NEW YORK — An unexpected flash of skin under a sheer fabric can be sexy and sophisticated on a date, at a party, even in the office.
But with anything much more than a sliver, it's easy to cross the too-much-of-a-good-thing line. And there's no taking it back.
Just ask Tom Mora, women's design director at J. Crew, who's created sheer beach cover-ups stylish and elegant enough to be worn as tops and dresses. But, he says, wearer beware: "You should wear a slip, or a cami and brief. They are great pieces but their real intent is for a swimsuit to be underneath."
He adds, "I don't want to go into a restaurant and see someone in a completely sheer top."
At least there, you can look down at your plate. What about the office when sheer fabrics do what they are supposed to do and draw the eye to a particular place?
Remember what your mom said: "Eye contact," advises Audrey Slater, fashion director at Redbook magazine.
"This trend is definitely peaking this year, she says, "but it's not a trend for everyone, anytime and everywhere."
For the past few seasons, designers have been crafting strategic sheer panels into their collections, with Vera Wang carving out bodices and Marchesa putting sheer blouses under corsets. J. Crew has made regular offerings of chiffon and cotton voile, and Ann Taylor reinterprets the menswear-inspired button-shirt using lace and georgette.
It's not just a warm-weather look, either, with retailers planning peek-a-boo styles for fall, too.
The collective eye has adjusted and embraced these looks as more delicate alternatives to bare skin, and as a feminine touch to more structured silhouettes.
But maybe some women have gotten a little too comfortable, which could make the people around them uncomfortable.
Slater says she'd much rather see a sheer panel or inset than a whole sheer garment. She definitely doesn't want to see the bra of any of her peers and colleagues across a desk, but a sheer panel at the yoke from the bustline to neckline that shows bra straps "is an acceptable strategy."
Lisa Axelson, creative director at Ann Taylor, says she loves the look of a gown with a fully sheer or lace back, but it's a special occasion look, a really special occasion. For daily life, she'd recommend an elongated pencil skirt that hits below the knee with a sheer blouse that has a matching camisole. Navy would be a lovely color.
For an evening work-related event, she likes a black lace blouse with a full-coverage black bra under it and black trousers.
There always has to be balance to the outfit, and that's never more clear than with something sheer, Axelson says. If there's sheerness to the top, the bottom should be modest, while a sheer hemline is best complemented by a demure top.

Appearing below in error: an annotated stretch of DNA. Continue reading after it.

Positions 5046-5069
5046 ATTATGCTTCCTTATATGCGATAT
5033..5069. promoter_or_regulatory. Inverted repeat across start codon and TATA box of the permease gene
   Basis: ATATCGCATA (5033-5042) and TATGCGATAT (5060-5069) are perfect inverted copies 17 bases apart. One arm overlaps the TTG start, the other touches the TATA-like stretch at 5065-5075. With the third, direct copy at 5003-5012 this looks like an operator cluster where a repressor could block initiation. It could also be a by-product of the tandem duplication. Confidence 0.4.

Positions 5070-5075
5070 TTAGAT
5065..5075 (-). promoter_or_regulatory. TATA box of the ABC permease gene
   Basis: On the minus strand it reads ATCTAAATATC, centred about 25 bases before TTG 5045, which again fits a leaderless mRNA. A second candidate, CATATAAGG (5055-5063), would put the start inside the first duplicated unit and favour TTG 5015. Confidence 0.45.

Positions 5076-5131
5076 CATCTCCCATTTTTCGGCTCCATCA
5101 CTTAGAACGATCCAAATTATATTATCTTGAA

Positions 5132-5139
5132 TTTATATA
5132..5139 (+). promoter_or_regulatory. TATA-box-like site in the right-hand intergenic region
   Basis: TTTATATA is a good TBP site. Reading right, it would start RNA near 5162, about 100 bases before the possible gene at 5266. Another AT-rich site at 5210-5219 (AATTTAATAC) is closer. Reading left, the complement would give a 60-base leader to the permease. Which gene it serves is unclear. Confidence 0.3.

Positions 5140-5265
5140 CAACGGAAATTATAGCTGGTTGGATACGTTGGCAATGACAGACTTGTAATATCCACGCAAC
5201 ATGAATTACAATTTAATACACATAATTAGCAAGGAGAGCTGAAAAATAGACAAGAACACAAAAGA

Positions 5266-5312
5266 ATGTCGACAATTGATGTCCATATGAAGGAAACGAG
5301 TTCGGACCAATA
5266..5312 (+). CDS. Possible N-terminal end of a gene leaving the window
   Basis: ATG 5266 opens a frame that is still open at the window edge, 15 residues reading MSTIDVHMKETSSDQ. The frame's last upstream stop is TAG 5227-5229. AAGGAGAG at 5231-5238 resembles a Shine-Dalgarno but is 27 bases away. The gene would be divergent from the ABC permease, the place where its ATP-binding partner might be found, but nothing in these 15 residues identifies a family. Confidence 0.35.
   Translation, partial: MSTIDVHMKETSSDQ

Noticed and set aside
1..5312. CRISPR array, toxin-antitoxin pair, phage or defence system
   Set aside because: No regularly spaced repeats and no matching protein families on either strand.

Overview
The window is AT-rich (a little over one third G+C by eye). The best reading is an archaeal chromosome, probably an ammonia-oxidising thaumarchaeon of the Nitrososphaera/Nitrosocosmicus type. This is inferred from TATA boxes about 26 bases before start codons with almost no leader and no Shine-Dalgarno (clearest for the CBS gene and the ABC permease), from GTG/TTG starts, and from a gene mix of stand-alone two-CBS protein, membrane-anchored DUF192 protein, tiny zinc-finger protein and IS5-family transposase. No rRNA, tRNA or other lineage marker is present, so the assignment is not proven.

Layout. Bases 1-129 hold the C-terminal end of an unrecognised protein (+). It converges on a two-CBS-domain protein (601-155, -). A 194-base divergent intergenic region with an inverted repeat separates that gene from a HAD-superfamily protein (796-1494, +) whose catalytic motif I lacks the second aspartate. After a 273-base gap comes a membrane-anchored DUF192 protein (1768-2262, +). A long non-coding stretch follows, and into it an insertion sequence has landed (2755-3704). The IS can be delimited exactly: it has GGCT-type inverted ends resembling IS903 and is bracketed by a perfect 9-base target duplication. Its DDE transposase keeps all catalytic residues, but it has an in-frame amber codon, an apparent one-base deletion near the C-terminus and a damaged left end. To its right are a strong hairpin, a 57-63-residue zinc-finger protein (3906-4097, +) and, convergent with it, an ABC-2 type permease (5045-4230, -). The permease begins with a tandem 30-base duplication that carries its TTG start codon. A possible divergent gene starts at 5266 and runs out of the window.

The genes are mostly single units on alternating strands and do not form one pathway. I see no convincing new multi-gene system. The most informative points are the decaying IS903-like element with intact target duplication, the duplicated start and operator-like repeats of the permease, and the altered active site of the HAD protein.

Mora suggests having a boyfriend blazer or slouchy cardigan handy, also for contrast — or the unexpected meeting you might be called into.
Charles Benton, senior director of design of contemporary brand Bebe, would like to see more women imitate the sultry style of Sophia Loren, who has been playing with sheer illusion fabrics, especially black-on-black combinations, on her bombshell figure since the 1950s. She wore illusion sleeves with what was otherwise a sweetheart black cocktail dress to the Golden Globes in 2010.
He thinks the resurgence of that style is largely due to a Dolce & Gabbana collection for spring 2012, which was indeed inspired by La Dolce Vita. Still, Benton observes, it's sexy without going too far. "Sexy can have an aggressiveness, but there still needs to be a little bit of pretty. This isn't really a place for a sports bra."
Choice of undergarments is, of course, important when everyone else can see them. There is the subtle, almost shadowy look of wearing the same color slip or tank to match the sheer garment, or you go bold with a contrast color. Perhaps the most interesting illusion is created with an undergarment that matches your skin tone, she says. (It's a trick done on the red carpet all the time.)
Either way, make sure the underpinnings are pretty, says Norah Alberto, fashion director at Maidenform. "Take an extra step in the morning and take a long look in the mirror — a 360-degree look, please — because when you are walking down the street we are seeing all of you if you're in something sheer," she says.